Smartphone Detox: A 12-Step Program

Is your smartphone by your side at all times? Can you not bear to leave it in another room while you sleep? Do you find yourself checking e-mail, Instagram, Facebook, Twitter, and texting dozens, if not hundreds of times a day? If so, it’s time for a smartphone detox—on the river. Our proven 12-step program is a guaranteed (if temporary) cure for your mobile device obsession.

1) Admit you have a problem

The first step is admitting that you are powerless over your smartphone. You’re not alone. Look around next time you go to a restaurant: People acting like they’re listening to someone else talk at their table, but looking at their phone. Other people waiting in line and scrolling through their smartphones because they’re bored. Everyone has a problem, it’s not just you. Admit it.

2) Believe you can do it

There was a time in your life when you lived without a smartphone. It may have been when you were 10 years old, or pre-1999, but there was a time. You did it once and you can do it again, if only for a few days or weeks. Believe in yourself.

3) Choose to turn off your phone for a few days

Commit to it.

4) Schedule a river trip

Really, what better place to live without your smartphone? Most of the day, it would get soaked, and you’re not likely to have cell reception wherever your river trip goes.

Main Salmon River Rafting | Photo: James Kaiser

5) Tell someone about your problem and your plans to deal with it

When you tell someone, your commitment becomes real. Tell someone who will hold you accountable—even if it’s a river guide you’ve never met before.

6) Turn on your out-of-office auto responder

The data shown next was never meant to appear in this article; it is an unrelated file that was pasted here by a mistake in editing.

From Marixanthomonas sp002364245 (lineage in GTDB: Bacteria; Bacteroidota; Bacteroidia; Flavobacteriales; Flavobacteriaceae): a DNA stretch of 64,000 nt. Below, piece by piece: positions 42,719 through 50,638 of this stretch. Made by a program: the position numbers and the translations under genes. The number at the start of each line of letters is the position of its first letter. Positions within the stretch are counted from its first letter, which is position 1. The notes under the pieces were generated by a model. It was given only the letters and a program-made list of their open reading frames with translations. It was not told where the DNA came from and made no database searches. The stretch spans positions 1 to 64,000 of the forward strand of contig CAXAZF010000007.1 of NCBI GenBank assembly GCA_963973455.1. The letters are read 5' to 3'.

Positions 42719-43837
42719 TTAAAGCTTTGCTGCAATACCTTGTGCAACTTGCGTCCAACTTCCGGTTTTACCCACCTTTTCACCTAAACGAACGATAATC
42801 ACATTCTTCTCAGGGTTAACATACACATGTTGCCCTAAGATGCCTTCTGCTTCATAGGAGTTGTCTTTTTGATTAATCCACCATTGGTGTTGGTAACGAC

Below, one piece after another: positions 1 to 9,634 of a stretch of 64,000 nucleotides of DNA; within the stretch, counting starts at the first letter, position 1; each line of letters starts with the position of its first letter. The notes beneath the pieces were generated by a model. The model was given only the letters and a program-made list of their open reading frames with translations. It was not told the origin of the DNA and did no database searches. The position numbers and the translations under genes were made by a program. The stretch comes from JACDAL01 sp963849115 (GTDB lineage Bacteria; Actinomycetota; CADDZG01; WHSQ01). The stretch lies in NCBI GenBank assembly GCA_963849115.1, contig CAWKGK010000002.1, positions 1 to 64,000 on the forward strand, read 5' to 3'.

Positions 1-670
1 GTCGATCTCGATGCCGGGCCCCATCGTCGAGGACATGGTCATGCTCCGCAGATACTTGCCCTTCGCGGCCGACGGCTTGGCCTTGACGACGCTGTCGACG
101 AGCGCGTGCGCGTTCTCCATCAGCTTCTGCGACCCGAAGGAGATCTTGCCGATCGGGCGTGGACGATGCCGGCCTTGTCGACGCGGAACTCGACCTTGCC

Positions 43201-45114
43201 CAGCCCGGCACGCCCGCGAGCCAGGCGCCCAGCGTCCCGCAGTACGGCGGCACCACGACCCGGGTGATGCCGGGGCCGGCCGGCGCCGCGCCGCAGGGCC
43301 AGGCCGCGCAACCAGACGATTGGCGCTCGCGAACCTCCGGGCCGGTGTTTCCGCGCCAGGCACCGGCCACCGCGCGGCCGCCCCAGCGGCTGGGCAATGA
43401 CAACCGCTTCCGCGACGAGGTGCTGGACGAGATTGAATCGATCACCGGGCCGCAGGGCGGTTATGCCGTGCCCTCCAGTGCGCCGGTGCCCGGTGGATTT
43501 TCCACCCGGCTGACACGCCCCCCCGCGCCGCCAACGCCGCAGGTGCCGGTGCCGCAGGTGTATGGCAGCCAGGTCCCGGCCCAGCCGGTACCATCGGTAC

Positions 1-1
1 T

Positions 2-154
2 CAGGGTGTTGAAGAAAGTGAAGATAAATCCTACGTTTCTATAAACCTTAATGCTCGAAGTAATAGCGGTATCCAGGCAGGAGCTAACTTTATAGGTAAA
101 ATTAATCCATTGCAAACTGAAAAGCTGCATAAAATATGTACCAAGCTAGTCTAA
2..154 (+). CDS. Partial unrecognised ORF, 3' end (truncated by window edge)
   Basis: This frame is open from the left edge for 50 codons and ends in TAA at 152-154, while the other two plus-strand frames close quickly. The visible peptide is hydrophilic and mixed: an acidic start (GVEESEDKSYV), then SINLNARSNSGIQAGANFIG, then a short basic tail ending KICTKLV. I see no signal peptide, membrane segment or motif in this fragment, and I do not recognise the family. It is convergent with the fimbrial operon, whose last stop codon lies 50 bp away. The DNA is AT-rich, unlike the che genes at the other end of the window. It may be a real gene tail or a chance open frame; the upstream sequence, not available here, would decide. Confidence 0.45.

Try a message like this: “I’ll be out of the office from [start date] until [end date], in the wilderness, with no cell phone or email access. I’ll respond to your email when I get back. Thanks!” The more you can make communication sound hopeless, the better you’ll feel when you’re on the river. Yes, you will have e-mails when you get back, but everyone’s expectations of instant response will have been pushed aside.

7) Turn your phone off and leave it somewhere safe

If your phone also doubles as your camera and boombox, switch it to Airplane Mode as soon as you start your trip. If your trip begins with a flight, switch it to Airplane Mode as soon as you get to the airport, and don’t turn it back on.

8) Reflect on how you’re a better person when you’re not constantly looking at your phone

In your daily life, how often do you check social media and e-mail on your phone just because you’re bored? When you’re waiting for a lunch date to show up, or waiting for the bus, or waiting for the barista to finish pulling your espresso? Ever avoided small talk with someone by pulling out your phone and pretending you’re interested in something on its tiny screen?

9) Make a rigorous effort to communicate with people on your river trip without your cell phone

Try verbal communication. Friend people in real life. Ask questions. Find similarities. Tell stories. Share jokes. LOL for real, audibly. Like things people say instead of “liking” them.

Whitewater rafting in Cataract Canyon in Canyonlands National Park, UT.

10) Enjoy not communicating or absorbing media

Swim. Watch water run over rocks. Sit down in a camp chair and stare at trees or canyon walls. Spend some time not reading things, not looking at photos, and not talking to people. Relax.

11) Meditate on it

Breathe in the intoxicating fullness of not being a zombie. At breakfast, say to your fellow passengers, “Hey Bob, isn’t this way more fun than responding to e-mails? Cheers!”

12) Help others

Once you’ve discovered the joy of life on the river without your smartphone, find ways to avoid it in your daily life—maybe just for a few hours. And share it with your friends and family. Perhaps they, too, will one day see the light.

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